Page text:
Are elections just a game of chance?
Some electoral reform advocates said they are encouraged by the state's draft plan to implement the new federal voting standards known as the Help America Vote Act. In its insistence on buying state-of-the-art voting machines, the state's plan would help accommodate reforms such as instant run-off voting, said Peter Vickery of Amherst. "I'm pretty happy that it commits the secretary of the commonwealth to evaluating voting equipment regularly to assess its compatibility with alternative voting systems," Vickery said. "That's good news for IRV supporters."
Under IRV, a system endorsed by voters in the legislative districts represented by state Reps. Peter Kocot, D-Northampton, and Ellen Story, D-Amherst, voters in an election with three or more candidates could rank the candidates according to their preference. If no candidate received more than 50 percent of the votes in the first tally, ballots would be counted again, eliminating the candidate with the least votes and reapportioning that candidate's votes among the remaining candidates until one received over 50 percent of the votes.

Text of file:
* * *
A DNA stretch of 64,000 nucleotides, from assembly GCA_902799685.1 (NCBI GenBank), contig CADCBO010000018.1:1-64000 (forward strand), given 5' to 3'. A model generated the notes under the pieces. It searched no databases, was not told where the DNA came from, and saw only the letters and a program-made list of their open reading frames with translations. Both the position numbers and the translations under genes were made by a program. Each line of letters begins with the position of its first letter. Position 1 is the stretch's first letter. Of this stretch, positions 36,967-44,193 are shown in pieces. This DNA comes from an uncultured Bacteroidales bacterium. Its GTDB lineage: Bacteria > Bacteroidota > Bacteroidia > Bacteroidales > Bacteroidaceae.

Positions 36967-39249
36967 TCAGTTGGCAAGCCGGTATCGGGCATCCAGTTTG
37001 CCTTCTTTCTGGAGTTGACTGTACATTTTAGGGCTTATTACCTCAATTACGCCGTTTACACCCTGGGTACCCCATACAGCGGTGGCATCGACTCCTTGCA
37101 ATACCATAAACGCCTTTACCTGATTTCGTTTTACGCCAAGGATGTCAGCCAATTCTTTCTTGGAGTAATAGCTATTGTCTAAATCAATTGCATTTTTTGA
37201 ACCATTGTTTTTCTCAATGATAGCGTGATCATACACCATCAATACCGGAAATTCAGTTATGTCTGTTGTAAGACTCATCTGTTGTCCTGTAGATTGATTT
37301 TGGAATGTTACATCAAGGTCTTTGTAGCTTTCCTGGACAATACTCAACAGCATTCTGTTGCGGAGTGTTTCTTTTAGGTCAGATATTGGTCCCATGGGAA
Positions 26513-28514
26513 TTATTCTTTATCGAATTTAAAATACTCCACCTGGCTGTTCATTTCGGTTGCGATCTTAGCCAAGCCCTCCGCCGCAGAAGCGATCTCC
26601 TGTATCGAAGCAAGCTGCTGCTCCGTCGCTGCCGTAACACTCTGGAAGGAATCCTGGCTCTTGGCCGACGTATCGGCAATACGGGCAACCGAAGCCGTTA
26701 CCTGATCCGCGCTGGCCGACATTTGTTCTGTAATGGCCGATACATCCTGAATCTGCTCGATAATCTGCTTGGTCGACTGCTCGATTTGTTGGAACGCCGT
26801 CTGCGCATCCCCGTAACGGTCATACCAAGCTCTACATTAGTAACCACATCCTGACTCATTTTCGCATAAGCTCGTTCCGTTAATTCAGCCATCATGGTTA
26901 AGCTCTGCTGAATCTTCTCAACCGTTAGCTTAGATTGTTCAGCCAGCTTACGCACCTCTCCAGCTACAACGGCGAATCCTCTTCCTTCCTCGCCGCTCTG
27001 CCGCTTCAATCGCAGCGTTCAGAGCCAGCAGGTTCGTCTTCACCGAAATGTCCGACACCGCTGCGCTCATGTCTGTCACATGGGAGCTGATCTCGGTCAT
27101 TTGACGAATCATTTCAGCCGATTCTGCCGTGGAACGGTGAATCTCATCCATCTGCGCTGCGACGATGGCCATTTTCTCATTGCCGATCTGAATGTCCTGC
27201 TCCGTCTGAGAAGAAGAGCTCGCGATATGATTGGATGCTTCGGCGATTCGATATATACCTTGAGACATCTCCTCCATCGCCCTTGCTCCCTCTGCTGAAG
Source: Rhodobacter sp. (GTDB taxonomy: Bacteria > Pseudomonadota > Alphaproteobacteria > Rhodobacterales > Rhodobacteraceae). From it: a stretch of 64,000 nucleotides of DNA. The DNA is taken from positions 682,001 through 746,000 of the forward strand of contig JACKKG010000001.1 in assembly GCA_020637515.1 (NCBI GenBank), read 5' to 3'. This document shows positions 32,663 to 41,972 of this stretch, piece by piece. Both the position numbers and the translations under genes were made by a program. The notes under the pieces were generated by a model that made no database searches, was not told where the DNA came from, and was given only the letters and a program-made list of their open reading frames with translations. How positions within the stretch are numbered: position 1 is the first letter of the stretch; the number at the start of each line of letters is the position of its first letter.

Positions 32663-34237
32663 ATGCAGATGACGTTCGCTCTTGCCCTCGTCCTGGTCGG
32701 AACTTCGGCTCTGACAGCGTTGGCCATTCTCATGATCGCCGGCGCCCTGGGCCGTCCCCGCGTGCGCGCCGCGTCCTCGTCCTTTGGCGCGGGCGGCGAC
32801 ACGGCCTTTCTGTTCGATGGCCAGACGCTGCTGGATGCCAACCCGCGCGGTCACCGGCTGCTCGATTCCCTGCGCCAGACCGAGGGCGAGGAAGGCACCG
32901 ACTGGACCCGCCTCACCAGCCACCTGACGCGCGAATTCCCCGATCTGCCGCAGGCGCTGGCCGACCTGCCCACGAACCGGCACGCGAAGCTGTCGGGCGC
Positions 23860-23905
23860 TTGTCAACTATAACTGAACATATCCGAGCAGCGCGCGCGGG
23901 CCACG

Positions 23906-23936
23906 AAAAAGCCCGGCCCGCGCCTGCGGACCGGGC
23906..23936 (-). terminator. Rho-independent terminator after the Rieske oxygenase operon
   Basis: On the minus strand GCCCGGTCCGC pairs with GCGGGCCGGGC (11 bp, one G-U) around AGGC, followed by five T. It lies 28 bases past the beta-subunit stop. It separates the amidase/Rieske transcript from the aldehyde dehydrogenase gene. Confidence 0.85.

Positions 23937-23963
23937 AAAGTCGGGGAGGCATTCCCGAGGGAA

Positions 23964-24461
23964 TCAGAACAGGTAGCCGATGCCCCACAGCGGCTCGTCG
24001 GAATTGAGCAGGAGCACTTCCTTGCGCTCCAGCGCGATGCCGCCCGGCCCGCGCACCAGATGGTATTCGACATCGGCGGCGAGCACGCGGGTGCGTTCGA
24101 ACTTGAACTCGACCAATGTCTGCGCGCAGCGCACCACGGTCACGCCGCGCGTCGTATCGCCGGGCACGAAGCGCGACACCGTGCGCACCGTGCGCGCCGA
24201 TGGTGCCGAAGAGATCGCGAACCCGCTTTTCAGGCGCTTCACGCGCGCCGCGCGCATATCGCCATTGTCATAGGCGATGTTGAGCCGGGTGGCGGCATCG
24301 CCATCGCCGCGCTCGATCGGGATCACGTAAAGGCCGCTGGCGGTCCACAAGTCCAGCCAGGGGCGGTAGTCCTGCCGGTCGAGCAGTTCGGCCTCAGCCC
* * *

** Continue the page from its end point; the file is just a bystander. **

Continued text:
Proponents say that implementing the new system is largely a matter of re-programming voting machines that already are in place. They argue that the system eliminates the "spoiler" effect and ensures that the winning candidate is supported by a majority of the voters.
Vickery said the California gubernatorial election is a perfect example of why Massachusetts should adopt IRV.
"In California, it takes a majority of voters to recall the governor, but only a plurality to replace him," Vickery said. "So even if 49 percent want to keep Gray Davis, but a bare majority wants to recall him, the successor could be a candidate with less than 10 percent of the votes.
"The California recall is showing us once again that the plurality voting system just cannot cope with an election with more than two candidates," he said. "With so many people running, they might as well spin a roulette wheel."